Sunday, April 19 at 8 p.m. – Nature: The Loneliest Animals
The loneliest animals are the most endangered species on the planet. Collected and protected by dedicated scientists, these animals represent the end of the line for their species. In many cases, intensive captive breeding programs have been launched with the aim of sustaining these animals and the hope of returning them to the wild. Viewers are taken into high-security, high-tech labs where scientists attempt to breed new generations and into the field to discover what forces have led to the demise of entire species. Nature: The Loneliest Animals airs Sunday, April 19 at 8 p.m. on WXXI-TV 21 (cable 11) and WXXI-HD (cable 1011 and DT 21.1).
In the Galapagos Islands, one giant tortoise lives the most extreme kind of solitary existence. He is the last of his kind on the planet. For centuries, sailors and pirates plundered his island for tortoise meat until they thought there were no more. The only one to escape the slaughter was "Lonesome George." Yet George is far from alone. At 90 years of age he is a poster child for a growing group of species with dwindling numbers. Scientists warn that up to 100 species a day are being pushed into extinction.
One of China’s rarest treasures resides in a zoo in the southern city of Changsha. She is an 80-year-old Yangtze giant soft-shelled turtle, the last known female rafetus turtle in the world. At one time these turtles flourished throughout the Yangtze River valley, until modernization and overhunting all but destroyed them. Still, there is hope. When researchers discovered the last known male rafetus, 600 miles away in Suzhou, an historic blind date was arranged, and if all goes smoothly, this ancient Adam and Eve may live to see their species reborn.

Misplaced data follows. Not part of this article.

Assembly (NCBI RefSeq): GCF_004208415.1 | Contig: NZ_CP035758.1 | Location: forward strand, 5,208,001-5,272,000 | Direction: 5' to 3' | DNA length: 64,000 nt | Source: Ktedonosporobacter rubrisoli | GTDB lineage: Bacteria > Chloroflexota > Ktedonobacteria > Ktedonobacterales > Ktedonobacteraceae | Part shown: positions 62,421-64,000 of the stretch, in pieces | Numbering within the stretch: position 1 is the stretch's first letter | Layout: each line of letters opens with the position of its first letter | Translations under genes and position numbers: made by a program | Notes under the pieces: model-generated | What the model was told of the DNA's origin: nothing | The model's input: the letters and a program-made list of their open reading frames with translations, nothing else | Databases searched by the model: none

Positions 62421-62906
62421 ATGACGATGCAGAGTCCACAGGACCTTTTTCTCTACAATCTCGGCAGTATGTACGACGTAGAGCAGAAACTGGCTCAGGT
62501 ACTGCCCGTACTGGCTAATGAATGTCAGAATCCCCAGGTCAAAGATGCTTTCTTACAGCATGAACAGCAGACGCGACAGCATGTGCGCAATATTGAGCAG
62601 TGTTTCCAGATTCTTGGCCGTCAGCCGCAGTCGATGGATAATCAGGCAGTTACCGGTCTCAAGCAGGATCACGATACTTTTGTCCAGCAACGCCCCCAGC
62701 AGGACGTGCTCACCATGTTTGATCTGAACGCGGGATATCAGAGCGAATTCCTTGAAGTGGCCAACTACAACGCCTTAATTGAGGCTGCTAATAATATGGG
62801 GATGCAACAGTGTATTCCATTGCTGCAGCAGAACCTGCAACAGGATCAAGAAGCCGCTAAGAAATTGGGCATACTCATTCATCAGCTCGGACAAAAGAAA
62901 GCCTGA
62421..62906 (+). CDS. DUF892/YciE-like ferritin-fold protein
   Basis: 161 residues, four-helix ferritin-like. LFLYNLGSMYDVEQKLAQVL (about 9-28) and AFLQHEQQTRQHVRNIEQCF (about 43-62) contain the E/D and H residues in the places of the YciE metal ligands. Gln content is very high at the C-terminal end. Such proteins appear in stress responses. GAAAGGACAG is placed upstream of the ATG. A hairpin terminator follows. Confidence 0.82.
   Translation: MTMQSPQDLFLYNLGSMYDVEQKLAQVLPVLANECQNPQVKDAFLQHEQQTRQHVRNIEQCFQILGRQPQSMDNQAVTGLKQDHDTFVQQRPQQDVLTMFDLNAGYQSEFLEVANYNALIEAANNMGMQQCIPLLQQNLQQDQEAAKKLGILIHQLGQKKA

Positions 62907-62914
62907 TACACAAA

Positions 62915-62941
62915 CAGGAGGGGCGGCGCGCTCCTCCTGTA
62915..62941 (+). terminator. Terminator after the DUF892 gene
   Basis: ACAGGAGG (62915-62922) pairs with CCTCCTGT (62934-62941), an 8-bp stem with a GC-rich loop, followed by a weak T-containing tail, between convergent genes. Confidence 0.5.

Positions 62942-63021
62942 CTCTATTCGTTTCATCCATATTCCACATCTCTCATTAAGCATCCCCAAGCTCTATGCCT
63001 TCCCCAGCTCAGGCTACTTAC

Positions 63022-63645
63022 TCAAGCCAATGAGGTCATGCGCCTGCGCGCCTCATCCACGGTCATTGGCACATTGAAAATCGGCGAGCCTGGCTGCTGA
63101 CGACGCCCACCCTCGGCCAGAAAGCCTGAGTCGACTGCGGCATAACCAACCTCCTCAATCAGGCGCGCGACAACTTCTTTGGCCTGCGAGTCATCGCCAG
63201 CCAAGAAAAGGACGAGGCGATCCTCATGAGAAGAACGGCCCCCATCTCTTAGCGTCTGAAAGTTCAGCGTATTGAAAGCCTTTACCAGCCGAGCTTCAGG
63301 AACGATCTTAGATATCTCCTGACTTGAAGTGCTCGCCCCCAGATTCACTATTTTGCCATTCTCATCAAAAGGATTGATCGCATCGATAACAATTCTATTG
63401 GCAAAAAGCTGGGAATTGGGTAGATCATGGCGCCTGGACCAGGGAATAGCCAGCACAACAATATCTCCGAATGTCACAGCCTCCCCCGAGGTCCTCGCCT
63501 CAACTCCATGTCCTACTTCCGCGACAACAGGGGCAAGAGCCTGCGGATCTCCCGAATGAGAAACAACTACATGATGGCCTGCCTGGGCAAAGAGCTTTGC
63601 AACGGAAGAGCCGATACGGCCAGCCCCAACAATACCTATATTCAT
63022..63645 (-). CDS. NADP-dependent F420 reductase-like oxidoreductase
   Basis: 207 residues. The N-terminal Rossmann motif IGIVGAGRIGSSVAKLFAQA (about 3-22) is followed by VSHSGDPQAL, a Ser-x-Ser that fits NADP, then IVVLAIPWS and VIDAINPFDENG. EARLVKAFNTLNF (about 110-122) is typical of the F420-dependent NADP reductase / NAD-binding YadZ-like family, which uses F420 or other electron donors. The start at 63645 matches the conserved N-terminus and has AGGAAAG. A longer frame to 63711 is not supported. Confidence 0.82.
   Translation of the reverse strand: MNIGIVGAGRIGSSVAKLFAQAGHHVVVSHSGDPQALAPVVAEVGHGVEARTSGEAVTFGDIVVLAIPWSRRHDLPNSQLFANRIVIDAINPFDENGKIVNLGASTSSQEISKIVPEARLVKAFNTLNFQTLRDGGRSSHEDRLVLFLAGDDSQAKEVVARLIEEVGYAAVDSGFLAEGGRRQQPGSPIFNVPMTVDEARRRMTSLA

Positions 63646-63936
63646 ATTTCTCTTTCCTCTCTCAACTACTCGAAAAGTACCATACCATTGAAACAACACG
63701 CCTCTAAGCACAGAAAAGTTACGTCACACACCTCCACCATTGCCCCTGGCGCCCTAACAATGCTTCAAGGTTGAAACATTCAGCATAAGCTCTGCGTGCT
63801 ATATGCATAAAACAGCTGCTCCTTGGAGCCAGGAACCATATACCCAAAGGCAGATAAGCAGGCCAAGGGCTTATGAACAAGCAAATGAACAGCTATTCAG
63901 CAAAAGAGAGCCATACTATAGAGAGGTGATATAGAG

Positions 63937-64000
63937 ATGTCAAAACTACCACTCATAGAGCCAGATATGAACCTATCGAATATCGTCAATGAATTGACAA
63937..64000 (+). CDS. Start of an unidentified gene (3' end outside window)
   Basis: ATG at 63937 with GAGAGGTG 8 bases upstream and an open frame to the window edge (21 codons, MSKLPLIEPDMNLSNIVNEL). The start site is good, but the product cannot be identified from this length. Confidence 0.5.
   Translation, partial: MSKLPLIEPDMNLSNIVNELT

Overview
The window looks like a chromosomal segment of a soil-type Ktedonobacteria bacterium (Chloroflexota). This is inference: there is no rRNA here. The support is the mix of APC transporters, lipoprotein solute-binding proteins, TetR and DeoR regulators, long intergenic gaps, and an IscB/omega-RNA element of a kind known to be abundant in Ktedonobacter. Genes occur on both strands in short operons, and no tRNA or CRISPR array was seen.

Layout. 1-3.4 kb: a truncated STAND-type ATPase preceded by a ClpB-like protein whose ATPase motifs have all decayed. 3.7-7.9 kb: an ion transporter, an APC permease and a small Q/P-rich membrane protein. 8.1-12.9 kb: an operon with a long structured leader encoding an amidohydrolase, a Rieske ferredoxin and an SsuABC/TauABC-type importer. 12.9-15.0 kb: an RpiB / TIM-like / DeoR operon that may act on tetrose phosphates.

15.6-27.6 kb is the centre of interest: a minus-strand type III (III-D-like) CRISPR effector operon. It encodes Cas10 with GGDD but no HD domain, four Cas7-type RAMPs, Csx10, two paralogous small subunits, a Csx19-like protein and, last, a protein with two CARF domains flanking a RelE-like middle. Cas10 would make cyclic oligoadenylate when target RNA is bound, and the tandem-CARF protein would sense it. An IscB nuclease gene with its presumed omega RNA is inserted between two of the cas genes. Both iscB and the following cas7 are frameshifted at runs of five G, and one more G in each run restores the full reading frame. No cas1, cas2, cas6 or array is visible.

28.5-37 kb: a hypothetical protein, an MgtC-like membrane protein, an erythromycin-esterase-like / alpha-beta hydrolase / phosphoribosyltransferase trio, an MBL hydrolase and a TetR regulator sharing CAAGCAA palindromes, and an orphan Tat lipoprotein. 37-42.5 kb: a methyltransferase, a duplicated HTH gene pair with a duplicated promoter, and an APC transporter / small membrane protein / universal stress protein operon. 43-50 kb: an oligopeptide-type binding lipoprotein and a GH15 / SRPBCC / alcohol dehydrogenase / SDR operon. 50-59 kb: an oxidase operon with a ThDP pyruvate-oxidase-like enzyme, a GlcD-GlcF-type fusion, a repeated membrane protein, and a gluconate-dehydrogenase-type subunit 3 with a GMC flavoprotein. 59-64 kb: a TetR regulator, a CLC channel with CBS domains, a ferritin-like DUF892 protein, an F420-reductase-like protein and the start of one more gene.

In Indonesia, the Sumatran rhinoceros population has been decimated by poachers who kill the animals for their horns, which can be worth up to $15,000 a pound. Deforestation threatens the few that are left. When the captive breeding program at the Sumatran Rhino Sanctuary failed to produce any offspring, the Sanctuary turned for help to the Cincinnati Zoo, home of Andalas, the first captive-born Sumatran rhino in more than one hundred years. Andalas was recruited as a potential mate for a young female rhino back in Sumatra. If they do produce a baby, it will be an important first step toward protecting and preserving these rare animals.
Wildlife sanctuaries around the world make every effort to reverse the fate of the dwindling few who make up the last of their kind. Lemurs born at Duke University wait to go home to Madagascar, where humans have cleared the island of 80% of its forest. The black-footed ferret of North America, once considered extinct, is now being successfully returned to the wild in northern Colorado. The world’s most endangered cat, Spain’s Iberian lynx, is being bred and kept in strict biosecurity until offspring can be returned to an equally endangered wild scrubland. A wildlife preservation center in the heart of the Persian Gulf nation of Qatar shelters over 2,000 rare and critically endangered animals. They are all survivors on the edge, now relying on us to save them from an uncertain future.
For more information, visit http://www.pbs.org/nature.
Pictured: "Lonesome George" in his enclosure at the Charles Darwin Research Center, Galapagos, Ecuador.
Photo Credit: Paola Toapanta
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